A garda Sergeant has told the Smithwick Tribunal that he was warned about retired Garda Owen Corrigan when he was transferred to Dundalk.
Sergeant Donal Smith told the Tribunal he could not remember who gave him the warning or the nature of it.
Under cross examination he said that he had received similar warnings about other gardaí when they were being transfered and they were all just rumours.
The Tribunal is investigating claims that Mr Corrigan or other gardaí, retired Sergeant Leo Colton or former garda Finbarr Hickey, passed information to the IRA about a meeting of Garda and RUC officials.
The two RUC men who were at that meeting, Chief Supt Harry Breen and Supt Bob Buchanan, both died in an IRA ambush minutes after leaving the garda station.
Earlier one of the most important witnesses to the Tribunal was described as ‘a spacer’ by a retired detective garda sergeant.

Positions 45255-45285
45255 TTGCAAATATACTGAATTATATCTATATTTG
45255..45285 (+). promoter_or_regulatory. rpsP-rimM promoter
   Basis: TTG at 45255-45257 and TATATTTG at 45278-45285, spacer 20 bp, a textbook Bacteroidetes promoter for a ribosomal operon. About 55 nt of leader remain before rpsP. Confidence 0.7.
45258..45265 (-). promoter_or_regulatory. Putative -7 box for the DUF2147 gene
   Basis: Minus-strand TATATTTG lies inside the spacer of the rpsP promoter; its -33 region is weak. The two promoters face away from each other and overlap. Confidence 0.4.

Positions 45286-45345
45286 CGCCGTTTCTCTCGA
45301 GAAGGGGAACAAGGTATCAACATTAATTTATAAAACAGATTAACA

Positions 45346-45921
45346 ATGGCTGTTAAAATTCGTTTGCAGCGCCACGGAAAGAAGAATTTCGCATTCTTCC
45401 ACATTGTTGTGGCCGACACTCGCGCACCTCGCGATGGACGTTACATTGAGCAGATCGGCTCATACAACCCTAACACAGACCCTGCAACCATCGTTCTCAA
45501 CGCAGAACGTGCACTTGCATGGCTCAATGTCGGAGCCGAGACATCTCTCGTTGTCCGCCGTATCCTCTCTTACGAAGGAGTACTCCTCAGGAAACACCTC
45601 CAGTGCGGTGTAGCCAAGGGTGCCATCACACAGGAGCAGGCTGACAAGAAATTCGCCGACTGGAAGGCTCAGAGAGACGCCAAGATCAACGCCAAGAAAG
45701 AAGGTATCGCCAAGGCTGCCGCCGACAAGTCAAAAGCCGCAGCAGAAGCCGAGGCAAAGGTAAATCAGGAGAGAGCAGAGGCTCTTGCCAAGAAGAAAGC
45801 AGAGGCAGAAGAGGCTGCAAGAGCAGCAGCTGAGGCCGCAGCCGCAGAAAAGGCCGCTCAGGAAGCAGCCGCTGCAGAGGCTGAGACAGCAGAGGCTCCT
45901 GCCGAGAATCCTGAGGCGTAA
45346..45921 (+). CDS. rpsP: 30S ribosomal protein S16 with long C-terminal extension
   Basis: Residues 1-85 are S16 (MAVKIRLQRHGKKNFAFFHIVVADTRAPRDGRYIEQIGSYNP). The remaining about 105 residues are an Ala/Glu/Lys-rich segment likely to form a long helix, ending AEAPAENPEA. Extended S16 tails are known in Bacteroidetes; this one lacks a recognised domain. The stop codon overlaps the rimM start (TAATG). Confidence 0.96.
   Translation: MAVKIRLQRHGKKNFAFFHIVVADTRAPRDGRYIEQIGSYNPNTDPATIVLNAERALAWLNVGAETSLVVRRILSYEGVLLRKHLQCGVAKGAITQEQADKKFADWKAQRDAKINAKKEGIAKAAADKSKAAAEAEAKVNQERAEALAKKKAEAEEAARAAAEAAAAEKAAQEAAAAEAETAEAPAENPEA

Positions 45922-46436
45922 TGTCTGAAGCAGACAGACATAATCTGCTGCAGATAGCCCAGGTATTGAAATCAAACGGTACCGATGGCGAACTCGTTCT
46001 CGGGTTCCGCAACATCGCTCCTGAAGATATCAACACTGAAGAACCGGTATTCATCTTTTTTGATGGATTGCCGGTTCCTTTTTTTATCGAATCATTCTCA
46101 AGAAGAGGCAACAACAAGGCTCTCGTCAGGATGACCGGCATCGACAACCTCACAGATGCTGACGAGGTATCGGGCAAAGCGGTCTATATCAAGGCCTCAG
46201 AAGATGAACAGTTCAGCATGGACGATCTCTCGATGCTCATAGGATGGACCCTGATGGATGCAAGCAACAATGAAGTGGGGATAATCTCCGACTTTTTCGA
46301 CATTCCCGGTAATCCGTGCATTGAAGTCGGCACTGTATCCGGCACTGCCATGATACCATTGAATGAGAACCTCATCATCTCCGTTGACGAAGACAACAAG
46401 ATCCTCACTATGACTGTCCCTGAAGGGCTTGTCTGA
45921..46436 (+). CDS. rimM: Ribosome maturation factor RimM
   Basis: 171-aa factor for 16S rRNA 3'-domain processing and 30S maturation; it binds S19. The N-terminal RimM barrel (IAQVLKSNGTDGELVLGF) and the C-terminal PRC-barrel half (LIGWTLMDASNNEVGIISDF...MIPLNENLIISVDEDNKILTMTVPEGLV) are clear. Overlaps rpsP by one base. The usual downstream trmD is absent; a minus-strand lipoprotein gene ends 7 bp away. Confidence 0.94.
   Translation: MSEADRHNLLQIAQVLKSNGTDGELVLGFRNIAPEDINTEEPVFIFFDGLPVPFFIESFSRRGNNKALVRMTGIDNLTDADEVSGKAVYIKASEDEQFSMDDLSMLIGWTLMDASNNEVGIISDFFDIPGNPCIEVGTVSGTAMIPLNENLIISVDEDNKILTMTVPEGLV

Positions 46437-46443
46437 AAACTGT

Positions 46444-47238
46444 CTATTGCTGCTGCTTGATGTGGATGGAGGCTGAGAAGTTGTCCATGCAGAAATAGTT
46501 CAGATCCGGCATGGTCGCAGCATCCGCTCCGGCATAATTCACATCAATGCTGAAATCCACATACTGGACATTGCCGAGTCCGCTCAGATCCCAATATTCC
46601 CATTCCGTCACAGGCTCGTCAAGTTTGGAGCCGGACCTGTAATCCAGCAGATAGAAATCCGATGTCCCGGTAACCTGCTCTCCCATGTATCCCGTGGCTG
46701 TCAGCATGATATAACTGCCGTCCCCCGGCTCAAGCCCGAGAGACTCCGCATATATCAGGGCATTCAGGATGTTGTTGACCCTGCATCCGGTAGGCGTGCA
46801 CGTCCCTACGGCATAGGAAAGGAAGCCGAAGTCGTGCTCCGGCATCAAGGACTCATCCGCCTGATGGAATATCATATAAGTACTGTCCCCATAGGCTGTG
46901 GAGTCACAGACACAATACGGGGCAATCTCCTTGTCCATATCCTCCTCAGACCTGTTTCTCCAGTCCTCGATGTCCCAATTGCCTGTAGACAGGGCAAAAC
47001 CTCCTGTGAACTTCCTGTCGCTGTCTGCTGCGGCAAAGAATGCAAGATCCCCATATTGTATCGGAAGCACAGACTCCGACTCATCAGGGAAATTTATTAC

Tom Fox was asked by counsel for the Tribunal Justin Dillon SC if he knew Peter Keeley.
He replied: ‘I think I do. He was regarded as a spacer and that he was a person who could not be trusted.’
Mr Keeley, who also uses the name Kevin Fulton, has claimed he was recruited from the British army and send back to Northern Ireland to work as a British agent within the IRA.
Mr Keeley has claimed that Mr Corrigan passed information onto the IRA and that the garda also told them that two RUC men were in Dundalk Garda Station on 20 March 1989.
According to Mr Fox, Mr Keeley was a person who exaggerated everything and he personally would not have much confidence in what Mr Keeley said.
The witness added that he believed Mr Keeley used the name Mr McCann during the time he lived in Dundalk.
When asked how he came to this knowledge, Mr Fox said it came from other members of the detective branch in the garda station.
The witness worked with Mr Corrigan for several years and he did not believe he was an IRA mole.
He said he never had any doubts about his integrity and it was ‘beyond comprehension’ how his name came to be linked with the IRA.
Mr Fox was also asked if he knew a person by the name of Mooch Blair in Dundalk.
He said he did and that Mr Blair was, according to intelligence, deeply involved in subversive activities.